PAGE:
In an interview with Sweden's English paper, The Local, Sven Rollenhagen of the Youth Care Foundation touts his position as one that helps young people in Sweden recognize and manage computer gaming addiction.
Already ahead of the curve by "daring" to view gaming addiction as something distinct from other common problems facing young people, Sweden'… Read more
New research from video game market research firm VGMarket sponsored by Playspan reveals that gamers are actively making purchases to enhance their gaming experience, with free-to-play games leading the way to monetization. Playspan is a provider of monetization and payment solutions for games and virtual worlds.
Three out of four virtual goods buyers purchased in-game currency in the last 12 months and spent approximately $50 each. This statistic is interesting to me as I am always surprised when users buy in to currency that only works on one site. But, I suppose if it's the only option then you will eventually give in.
Of further interest in the report is the fact that free-to-play games may actually be monetizing better than MMOs (massive multiplayer online games) and social networks.58 percent made purchases in free-to-play (F2P) games over the last 12 months. 34 percent made purchases in MMOs. 23 percent made purchases in social network games. The average respondent is currently playing three online games and 80 percent report buying digital goods for their own use while 20 percent said they purchase for gifts.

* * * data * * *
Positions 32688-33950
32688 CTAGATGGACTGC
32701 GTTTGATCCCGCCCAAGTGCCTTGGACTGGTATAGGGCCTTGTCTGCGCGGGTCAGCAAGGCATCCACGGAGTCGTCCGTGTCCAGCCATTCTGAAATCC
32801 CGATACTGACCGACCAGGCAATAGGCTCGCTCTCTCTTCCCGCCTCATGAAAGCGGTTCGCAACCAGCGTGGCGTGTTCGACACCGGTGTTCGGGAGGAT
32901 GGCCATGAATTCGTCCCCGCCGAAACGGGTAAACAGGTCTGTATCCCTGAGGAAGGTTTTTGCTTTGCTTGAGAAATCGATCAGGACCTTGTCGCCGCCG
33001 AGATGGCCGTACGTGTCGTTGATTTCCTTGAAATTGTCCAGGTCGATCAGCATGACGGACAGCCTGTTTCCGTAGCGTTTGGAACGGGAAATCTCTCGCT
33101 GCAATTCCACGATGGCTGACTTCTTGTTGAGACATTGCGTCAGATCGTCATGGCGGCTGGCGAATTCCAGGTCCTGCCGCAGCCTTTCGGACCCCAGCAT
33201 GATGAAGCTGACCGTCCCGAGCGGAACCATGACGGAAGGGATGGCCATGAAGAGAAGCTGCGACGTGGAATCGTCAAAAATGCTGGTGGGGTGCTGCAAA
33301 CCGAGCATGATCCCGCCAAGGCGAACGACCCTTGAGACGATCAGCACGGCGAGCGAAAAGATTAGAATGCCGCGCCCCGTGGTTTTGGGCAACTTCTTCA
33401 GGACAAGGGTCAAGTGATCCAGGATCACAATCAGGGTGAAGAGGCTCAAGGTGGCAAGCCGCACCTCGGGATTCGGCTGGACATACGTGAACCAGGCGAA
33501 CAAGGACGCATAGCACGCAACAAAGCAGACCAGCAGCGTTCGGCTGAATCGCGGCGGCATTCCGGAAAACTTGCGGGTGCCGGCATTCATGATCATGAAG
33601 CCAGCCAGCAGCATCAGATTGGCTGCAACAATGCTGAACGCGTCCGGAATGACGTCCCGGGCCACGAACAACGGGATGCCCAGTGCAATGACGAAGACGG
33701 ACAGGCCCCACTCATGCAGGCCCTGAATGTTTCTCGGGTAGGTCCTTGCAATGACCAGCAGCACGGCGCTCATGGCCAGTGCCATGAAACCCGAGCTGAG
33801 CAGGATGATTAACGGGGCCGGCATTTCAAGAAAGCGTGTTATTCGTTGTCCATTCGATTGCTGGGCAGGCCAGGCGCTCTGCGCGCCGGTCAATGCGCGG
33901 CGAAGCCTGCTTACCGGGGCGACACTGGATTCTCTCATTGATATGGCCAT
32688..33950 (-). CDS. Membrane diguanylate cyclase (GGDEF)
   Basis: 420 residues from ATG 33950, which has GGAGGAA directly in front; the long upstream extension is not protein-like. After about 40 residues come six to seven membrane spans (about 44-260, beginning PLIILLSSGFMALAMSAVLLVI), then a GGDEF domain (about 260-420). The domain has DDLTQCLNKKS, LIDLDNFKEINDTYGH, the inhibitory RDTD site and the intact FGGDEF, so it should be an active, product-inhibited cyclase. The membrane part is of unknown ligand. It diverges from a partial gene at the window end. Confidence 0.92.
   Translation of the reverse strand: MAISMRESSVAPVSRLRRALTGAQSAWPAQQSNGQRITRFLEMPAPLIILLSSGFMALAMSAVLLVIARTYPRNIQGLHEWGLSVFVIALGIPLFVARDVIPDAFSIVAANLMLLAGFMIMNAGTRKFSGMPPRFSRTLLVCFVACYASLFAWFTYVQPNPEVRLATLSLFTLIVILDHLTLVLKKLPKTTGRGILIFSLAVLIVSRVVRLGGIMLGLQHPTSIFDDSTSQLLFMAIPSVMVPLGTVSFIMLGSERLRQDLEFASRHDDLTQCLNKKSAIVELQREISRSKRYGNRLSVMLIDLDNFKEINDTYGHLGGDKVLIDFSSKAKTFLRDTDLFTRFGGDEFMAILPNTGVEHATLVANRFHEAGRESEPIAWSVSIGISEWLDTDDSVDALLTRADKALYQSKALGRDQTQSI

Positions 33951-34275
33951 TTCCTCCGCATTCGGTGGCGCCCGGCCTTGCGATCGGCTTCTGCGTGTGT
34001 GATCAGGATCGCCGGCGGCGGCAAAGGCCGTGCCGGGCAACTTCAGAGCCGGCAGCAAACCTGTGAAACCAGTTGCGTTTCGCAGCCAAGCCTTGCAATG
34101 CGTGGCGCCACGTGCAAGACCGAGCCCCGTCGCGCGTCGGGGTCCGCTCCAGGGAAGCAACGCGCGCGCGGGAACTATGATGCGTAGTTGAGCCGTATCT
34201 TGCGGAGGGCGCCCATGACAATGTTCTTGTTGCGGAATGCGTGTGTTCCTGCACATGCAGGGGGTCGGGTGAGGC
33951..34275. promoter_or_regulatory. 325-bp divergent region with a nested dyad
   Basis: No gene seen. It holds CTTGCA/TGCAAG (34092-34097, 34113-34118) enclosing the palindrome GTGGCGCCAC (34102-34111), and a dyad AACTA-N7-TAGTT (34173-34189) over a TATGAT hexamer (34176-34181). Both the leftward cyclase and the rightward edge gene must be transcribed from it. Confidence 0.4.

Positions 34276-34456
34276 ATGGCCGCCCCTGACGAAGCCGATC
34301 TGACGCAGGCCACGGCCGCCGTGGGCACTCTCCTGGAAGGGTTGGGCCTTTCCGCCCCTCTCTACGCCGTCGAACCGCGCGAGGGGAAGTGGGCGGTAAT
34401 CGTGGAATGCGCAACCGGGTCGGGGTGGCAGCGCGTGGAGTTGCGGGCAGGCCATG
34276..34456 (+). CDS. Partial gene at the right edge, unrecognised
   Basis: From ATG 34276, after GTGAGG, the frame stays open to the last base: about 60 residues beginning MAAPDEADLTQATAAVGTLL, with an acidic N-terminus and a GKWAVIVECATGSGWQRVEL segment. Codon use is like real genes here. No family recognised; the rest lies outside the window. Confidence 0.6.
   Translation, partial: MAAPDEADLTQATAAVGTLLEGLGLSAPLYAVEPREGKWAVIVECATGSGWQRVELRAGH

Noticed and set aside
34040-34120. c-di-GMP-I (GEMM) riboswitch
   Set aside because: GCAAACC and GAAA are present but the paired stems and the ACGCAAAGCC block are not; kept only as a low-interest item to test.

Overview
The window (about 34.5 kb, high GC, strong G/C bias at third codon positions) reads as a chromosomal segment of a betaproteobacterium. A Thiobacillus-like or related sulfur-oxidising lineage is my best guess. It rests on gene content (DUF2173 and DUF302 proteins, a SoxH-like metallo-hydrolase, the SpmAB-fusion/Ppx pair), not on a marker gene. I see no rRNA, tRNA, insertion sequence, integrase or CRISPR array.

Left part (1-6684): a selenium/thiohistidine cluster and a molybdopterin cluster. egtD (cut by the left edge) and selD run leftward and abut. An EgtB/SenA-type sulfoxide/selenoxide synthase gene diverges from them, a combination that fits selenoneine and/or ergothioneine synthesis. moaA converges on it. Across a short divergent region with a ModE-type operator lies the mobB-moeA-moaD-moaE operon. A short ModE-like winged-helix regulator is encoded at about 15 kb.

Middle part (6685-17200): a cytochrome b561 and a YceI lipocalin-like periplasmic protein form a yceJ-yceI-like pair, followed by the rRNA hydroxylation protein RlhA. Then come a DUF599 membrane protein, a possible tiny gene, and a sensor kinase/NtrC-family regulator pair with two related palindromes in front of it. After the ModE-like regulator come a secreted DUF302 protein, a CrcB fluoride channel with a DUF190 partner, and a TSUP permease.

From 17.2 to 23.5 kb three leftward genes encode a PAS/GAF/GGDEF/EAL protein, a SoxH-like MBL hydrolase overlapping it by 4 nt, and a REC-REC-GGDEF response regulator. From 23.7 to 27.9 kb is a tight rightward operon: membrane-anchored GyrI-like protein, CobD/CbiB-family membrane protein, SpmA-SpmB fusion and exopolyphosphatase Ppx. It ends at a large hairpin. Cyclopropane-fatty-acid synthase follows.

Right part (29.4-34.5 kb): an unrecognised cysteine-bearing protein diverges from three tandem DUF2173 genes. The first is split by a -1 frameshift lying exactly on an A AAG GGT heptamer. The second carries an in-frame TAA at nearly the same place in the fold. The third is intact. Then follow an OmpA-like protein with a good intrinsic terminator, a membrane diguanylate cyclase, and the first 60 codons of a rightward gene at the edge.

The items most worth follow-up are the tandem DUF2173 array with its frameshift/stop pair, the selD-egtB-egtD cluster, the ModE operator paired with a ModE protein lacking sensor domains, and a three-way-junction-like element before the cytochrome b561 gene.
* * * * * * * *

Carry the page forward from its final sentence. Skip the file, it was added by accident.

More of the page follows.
U.S. regulators may consider a single ratings system that would warn parents of programming on television, video games, and wireless telephones that could be inappropriate for children, according to a Bloomberg News report in late August.The Federal Communications Commission (FCC) launched an inquiry into the universal rating system with a goal "to shield children from inappropriate content in this rapidly changing media environment." That sounds great, but it's something that should be handled by parents and not the federal government.
Accordingly, it's fortunate that in a report this week (PDF) regarding the implementation of the Child Safe Viewing Act, the FCC found that the video game ratings scheme is a success and that "the video game industry already provides one of the most robust voluntary rating systems available." The report also concludes that the variety and variables within each media segment make it extremely difficult to manage. … Read more
It's no secret that Japan has better mobile phones than the rest of the world. The country has also had access to better phone-based Internet services since the launch of NTT DoCoMo's i-mode service all the way back in 1998.
Recent data from japan.internet.com (translated by whatjapanthinks.com) suggests that Japan's mobile phones offer users enough functionality that 49 percent of the respondents to a recent survey say a "mobile phone is enough" when asked what kind of mobile device they would most like to carry.Mobile phone is enough 49.2 percent Smartphone 22 percent Netbook 16.3 percent Notebook computer 8.9 percent MID/UMPC 0.3 percent Other 0.3 percent Don't want to carry anything 3 percent
In addition to the wealth of services and games, with the character-based typing you really don't need an iPhone or other smartphone unless you need to access corporate e-mail. While this can also be delivered directly to mobile phones, in my experience most companies don't allow access unless it's through a VPN. … Read more